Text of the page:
continuing his journey. M. Brivard and his daughter attended him
kindly; and as he seemed to become worse towards evening, sent a
messenger to Maddalena. The consequence was, that on the following
morning Bartuccio arrived in a great state of alarm and anxiety; but
fate did not permit him again to meet his friend with that whole and
undivided passion of friendship in his breast with which he had
quitted him a month before. Giustiniani was asleep when he entered the
house, and he was received by Marie. In his excited state of mind, he
was apt for new impressions, and half an hour's conversation seems not
only to have filled him with love, but to have excited the same
feeling in the breast of the gentle girl. It would have been more
romantic, perhaps, had Marie been tenderly impressed by poor
Giustiniani when he arrived at night, travel-stained and drenched with
rain, in the first fit of a fever; 'but woman,' said the sagacious
narrator, as he received a tumbler of grog from the steward, 'is a
mystery'--an opinion I am not inclined to confute.

In a few days, Giustiniani was well enough to return to his home,
which he reached in a gloomy and dissatisfied state of mind. He had
already observed that Bartuccio, who rode over every day professedly
to see him, felt in reality ill at ease in his company, spoke no
longer with copious familiarity, and left him in a few minutes,
professing to be obliged to return to his duty. From his bed, however,
he could hear him for some time after laughing and talking with Marie
in the garden; and he felt, without knowing it, all the pangs of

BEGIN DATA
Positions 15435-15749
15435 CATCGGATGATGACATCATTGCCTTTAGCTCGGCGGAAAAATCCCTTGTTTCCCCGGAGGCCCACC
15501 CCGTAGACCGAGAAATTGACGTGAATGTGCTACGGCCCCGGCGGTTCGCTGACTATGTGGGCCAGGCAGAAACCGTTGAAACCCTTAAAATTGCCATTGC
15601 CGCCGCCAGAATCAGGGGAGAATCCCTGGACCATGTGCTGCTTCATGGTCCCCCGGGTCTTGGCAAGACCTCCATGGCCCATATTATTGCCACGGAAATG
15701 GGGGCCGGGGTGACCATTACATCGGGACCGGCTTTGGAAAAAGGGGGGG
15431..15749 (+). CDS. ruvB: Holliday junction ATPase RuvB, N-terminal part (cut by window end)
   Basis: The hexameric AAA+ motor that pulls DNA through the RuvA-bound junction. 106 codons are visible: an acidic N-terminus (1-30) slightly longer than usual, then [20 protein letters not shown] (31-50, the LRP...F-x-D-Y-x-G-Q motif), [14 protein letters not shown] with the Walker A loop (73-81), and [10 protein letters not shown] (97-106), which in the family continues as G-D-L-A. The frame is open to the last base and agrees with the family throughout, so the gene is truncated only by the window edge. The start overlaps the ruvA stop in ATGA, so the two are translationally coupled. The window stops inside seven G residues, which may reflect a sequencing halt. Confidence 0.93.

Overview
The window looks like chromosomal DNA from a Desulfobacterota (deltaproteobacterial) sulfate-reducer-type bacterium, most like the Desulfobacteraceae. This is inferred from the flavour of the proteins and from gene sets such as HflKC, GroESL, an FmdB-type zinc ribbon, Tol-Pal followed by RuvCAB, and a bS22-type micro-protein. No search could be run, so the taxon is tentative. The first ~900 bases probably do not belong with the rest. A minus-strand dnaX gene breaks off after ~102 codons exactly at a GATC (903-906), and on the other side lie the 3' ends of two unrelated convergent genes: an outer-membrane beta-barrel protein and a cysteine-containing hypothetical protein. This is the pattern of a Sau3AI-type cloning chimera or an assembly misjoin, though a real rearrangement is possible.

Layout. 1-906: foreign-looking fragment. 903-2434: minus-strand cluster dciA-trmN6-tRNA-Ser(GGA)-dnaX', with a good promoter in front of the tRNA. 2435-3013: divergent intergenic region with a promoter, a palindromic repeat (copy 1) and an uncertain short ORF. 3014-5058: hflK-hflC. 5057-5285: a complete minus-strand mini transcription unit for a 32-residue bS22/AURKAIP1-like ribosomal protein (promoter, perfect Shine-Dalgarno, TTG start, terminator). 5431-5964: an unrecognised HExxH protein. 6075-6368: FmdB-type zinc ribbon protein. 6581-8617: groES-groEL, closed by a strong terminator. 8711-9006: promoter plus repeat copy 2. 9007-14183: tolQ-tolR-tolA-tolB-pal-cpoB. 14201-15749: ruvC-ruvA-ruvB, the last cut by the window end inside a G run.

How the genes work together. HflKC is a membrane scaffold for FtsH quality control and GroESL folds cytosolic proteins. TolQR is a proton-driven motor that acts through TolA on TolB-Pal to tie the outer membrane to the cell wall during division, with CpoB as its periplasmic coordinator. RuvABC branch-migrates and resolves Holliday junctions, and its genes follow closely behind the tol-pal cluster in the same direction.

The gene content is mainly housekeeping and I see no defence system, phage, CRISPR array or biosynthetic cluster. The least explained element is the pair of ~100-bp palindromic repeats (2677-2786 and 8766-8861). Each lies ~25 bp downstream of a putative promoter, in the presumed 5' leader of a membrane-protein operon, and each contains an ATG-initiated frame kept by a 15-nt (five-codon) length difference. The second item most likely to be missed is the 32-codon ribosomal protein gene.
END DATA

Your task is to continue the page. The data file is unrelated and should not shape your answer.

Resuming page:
jealousy: not that he believed his friend would interfere and dispute
with him the possession of the gem which he had discovered, and over
which he internally claimed a right of property, but he was oppressed
with an uneasy sentiment of future ill, and tormented with a
diffidence as to his own powers of pleasing, that made him say adieu
to Marie and her father with cold gratitude--that seemed afterwards to
them, and to him when reflection came, sheer ingratitude.

When he had completely recovered his strength, he recovered also to, a
certain extent his serenity of mind. Bartuccio was often with him, and
never mentioned the subject of Marie. One day, therefore, in a state
of mingled hope and love, he resolved to pay a visit to his kind host;
and set out on foot. The day was sunny; the landscape, though rugged,
beautiful with light; a balmy breeze played gently on his cheek. The
intoxication of returning strength filled him with confidence and joy.
He met the old doctor herborising a little way from his house, and
saluted him so cordially, that a hearty shake of the hand was added to
the cold bow with which he was at first received. Giustiniani
understood a little of botany, and pleased the old man by his
questions and remarks. They walked slowly towards the house together.
When they reached it, M. Brivard quietly remarked: 'You will find my
daughter in the garden,' and went in with the treasures he had
collected. The young man's heart bounded with joy. Now was the time.
He would throw himself at once at Marie's feet, confess the turbulent
passion she had excited, and receive from her lips his sentence of
happiness, or---- No, he would not consider the alternative; and with
bounding step and eager eye, he ran over the garden, beneath the